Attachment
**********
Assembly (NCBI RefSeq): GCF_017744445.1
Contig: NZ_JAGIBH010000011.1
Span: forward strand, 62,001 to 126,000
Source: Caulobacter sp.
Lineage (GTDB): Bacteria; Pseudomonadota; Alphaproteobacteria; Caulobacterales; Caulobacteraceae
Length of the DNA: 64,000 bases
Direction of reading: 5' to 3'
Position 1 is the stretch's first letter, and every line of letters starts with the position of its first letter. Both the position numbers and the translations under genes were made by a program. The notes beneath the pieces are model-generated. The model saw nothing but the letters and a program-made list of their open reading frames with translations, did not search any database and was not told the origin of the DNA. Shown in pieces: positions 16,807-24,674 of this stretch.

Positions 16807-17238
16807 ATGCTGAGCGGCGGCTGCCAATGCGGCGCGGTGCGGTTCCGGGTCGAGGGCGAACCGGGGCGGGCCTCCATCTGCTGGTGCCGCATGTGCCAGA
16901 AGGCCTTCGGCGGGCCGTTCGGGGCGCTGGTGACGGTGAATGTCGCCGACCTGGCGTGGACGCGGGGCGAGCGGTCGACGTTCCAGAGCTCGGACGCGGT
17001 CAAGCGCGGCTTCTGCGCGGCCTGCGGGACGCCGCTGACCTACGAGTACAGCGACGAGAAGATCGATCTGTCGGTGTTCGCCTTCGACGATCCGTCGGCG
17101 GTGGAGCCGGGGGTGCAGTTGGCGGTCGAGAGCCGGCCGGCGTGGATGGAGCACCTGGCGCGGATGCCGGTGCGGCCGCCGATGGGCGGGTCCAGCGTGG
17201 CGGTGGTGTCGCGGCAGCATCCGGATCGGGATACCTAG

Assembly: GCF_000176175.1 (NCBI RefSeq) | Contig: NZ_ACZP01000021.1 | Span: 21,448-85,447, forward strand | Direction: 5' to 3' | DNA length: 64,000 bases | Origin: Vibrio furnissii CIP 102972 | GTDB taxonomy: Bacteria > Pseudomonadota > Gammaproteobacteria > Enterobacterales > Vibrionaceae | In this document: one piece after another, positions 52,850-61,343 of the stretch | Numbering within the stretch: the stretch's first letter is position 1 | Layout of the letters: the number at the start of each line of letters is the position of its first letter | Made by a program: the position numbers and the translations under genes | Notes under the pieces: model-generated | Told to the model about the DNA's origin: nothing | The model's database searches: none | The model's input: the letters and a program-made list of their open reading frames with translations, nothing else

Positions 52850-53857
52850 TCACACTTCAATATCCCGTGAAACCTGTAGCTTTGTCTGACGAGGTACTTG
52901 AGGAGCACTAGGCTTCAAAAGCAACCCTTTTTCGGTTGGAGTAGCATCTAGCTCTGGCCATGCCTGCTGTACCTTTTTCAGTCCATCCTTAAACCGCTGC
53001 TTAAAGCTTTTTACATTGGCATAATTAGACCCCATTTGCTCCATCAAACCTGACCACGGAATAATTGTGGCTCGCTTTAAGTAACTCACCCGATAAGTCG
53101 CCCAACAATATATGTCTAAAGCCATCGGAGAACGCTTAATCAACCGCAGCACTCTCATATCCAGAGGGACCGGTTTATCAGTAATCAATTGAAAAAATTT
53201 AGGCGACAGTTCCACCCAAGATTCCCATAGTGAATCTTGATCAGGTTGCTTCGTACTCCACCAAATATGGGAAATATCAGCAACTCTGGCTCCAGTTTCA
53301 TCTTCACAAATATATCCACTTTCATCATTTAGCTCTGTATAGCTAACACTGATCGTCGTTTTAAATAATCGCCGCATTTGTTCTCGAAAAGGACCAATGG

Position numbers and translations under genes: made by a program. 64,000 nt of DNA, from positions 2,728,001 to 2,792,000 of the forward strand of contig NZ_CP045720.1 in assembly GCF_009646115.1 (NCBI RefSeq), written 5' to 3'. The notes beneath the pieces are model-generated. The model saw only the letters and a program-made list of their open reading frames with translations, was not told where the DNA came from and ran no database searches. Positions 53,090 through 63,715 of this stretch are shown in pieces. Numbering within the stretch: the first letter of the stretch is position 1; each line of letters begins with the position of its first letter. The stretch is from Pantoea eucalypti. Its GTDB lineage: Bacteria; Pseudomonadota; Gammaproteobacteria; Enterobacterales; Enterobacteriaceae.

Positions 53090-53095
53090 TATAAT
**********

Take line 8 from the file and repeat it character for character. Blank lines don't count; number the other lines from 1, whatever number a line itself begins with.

Position 1 is the stretch's first letter, and every line of letters starts with the position of its first letter. Both the position numbers and the translations under genes were made by a program. The notes beneath the pieces are model-generated. The model saw nothing but the letters and a program-made list of their open reading frames with translations, did not search any database and was not told the origin of the DNA. Shown in pieces: positions 16,807-24,674 of this stretch.